Thursday, August 16, 2012

Never Say Never

I'm pretty sure I won't try scuba diving. I love the sea, the water, the sand, and everything that goes with it but I'm pretty, pretty, pretty sure I won't actually do it. Anything that involves holding my breath or going so deep beneath the water's surface that I'm dependent on a tank of oxygen on my back makes me anxious. I'd rather jump out of a plane thousands of feet in the air, climb Mount Everest, or ride the most daring roller coaster ever built. I won't say, "never", but I'm pretty darn sure. Never, never, never… never say never. I can easily tell you a few things I never thought I'd do or experience. I never thought I'd have a tube coming out of my nose. I never thought I'd experience a sponge bath. I never thought I'd have to inject myself with a shot everyday. I never thought I'd lose my uterus and ovaries….

I had my first experience with donating blood when I was about 18. I remember filling out the forms and thinking about how my liquid red blood was going to save some anonymous person's life. The procedure felt very meaningful and important. After that evening, I donated blood regularly; during my army service and throughout university. About every 3 months, when the bloodmobile came around, I pushed up my sleeve and saw my warm blood going into sealed bags… to save lives. I don't remember feeling queasy or afraid of the needle. I always felt slightly energized right after. It was exciting to feel that I had donated something so precious as "liquid life". Years later, while working as a corporate fitness instructor, at a large company in California, I had the privilege of organizing a blood drive with the Red Cross. It's been an important cause in my life for many years. I never thought I'd need to receive blood. I never thought I'd be a recipient of a blood donation. I never ever imagined I would be the one saved by that precious liquid life. But I was.

Hours after my surgery, my blood pressure plummeted. The doctors ordered repeat blood tests and my hemoglobin continued to fall. I appeared to be losing blood - slowly bleeding out. Honestly, I was still under the influence of the 24 hour spinal morphine. Okay, so the nurses were fussing around me. I noticed they seemed to be taking my blood pressure a bit seriously and enough with the blood tests… how many were they going to take??! My dad looked very serious. Now that I think about it, my DH and brother, Matt, looked a tad pale. I was definitely aware that everyone seemed tense and fussy but I wasn't worried. I didn't really get it. A team of doctors came into my room with a portable ultrasound and they examined my belly. There was something going on. They were talking about performing another surgery… I remember asking if I was going to have another operation and they kind of realized that I was really conscious and aware of what was going on - sort of. They decided that I was losing blood too fast and ordered a blood transfusion. Two bags of O+ blood.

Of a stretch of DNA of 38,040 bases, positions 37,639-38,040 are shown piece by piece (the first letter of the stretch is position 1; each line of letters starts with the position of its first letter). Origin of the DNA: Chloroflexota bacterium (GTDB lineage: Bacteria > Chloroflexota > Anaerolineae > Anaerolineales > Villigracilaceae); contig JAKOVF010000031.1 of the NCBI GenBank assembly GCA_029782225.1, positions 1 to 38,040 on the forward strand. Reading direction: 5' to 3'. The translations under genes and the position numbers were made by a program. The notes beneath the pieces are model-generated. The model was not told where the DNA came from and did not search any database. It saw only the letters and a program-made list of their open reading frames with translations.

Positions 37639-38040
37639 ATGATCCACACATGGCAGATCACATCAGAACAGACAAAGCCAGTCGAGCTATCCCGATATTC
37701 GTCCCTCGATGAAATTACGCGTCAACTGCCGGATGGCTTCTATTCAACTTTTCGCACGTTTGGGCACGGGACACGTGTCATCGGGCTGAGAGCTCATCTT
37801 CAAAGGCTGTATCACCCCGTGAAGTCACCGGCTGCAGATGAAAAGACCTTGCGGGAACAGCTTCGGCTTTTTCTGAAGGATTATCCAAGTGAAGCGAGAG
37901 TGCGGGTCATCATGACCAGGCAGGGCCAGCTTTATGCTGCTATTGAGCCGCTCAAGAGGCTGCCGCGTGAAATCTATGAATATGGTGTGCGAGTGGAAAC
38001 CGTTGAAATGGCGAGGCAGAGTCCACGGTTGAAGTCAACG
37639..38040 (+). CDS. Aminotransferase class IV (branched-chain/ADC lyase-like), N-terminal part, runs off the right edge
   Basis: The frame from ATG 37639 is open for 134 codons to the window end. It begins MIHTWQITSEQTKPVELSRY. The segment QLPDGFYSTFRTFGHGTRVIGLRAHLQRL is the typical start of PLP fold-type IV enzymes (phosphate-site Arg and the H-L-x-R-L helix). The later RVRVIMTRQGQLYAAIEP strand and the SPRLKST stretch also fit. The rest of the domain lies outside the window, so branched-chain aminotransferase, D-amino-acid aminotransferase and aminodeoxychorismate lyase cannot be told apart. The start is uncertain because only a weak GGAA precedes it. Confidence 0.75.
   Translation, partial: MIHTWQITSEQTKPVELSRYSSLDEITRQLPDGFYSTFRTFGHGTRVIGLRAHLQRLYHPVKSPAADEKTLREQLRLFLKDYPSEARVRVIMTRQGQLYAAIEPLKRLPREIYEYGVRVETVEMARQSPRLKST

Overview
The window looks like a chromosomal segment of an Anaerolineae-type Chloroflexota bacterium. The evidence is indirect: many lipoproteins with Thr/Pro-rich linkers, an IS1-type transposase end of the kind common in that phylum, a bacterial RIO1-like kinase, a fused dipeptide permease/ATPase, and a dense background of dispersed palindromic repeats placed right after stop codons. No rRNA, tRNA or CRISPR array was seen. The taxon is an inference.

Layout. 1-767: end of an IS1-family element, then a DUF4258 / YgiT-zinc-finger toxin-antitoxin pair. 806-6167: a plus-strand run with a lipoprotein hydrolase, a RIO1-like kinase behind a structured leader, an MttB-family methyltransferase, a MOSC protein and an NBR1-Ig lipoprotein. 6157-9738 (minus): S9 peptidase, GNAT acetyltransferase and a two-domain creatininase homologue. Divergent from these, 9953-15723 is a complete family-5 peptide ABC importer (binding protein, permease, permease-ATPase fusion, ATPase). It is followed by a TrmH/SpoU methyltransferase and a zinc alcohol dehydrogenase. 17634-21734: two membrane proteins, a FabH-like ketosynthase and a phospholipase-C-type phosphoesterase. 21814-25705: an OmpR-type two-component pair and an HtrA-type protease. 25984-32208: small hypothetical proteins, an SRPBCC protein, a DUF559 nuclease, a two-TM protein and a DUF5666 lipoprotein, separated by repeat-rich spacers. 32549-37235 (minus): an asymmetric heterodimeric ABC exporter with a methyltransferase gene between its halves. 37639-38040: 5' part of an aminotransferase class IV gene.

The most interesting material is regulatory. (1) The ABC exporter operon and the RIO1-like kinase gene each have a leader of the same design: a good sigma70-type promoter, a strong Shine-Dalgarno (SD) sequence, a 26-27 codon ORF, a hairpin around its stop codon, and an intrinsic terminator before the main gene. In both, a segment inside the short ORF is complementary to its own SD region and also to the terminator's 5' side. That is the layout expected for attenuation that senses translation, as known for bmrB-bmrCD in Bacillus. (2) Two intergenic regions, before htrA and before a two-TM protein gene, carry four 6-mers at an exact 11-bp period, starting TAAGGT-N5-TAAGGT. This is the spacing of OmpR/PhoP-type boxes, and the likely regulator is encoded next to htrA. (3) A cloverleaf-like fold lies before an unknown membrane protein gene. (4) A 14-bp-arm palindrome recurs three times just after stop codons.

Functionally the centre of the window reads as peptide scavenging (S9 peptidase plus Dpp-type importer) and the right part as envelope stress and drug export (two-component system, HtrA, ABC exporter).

I never thought I would need a blood transfusion. How strange to see a big bag of dark crimson blood. It arrived with a nurse who placed it beneath my blanket, between my arm and my body and told me the blood needs to be warmed up to my body temperature. She left the bag of blood with me for a while. Later the nurse returned and hung the bag of blood on the pole beside my bed and then hooked me up. I watched as the blood dripped slowly down and into my vein. How very very strange to be receiving a stranger's blood! I never dreamt that I would be me on the other side of the blood donation. I still don't think I'll ever be brave enough to go scuba diving. The mere thought of it makes my heart quicken… but you never know. Never say never.

3 comments:

  1. You know now that you said it and have already lived through much tougher stuff you are going to have to go scuba diving when you are on the other side of this and ready to conquer the world.

    I went scuba diving on my honeymoon in Aruba. No holding breath involved and some of the greatest view of nature that I have ever seen. Work doing it, even if it's just the once to say "I almost said never."

    So that surgery sounds like it was scary as hell. Glad you were only half with it while it was going on. Hoping you stay strong. I know you have so many people loving you so much through all this.

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  2. Uh oh TO... I think you're right! I may have just set myself up for the ultimate dare! Eek! I did say, 'never say never'........

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  3. It's not a big dare. But it will be a big "Mah Rahbu Ma'asecha, Hashem" when you get down there. It is hypnotic. You'll never want to go to the underwater observatory again. It just doesn't compare.

    Since you'll be diving for the first time, you won't be going down alone. Staff will accompany you. Even if your gear fails, they'll share their oxygen with you back up to the surface. And you will not be going that deep anyway, as you are not attuned to handling the pressure.

    Do this as a family, with Dave and kids (if any are old enough). Let the staff take photos of you both pre-dive and under water. They're really cool.

    Now back to Israellycool....

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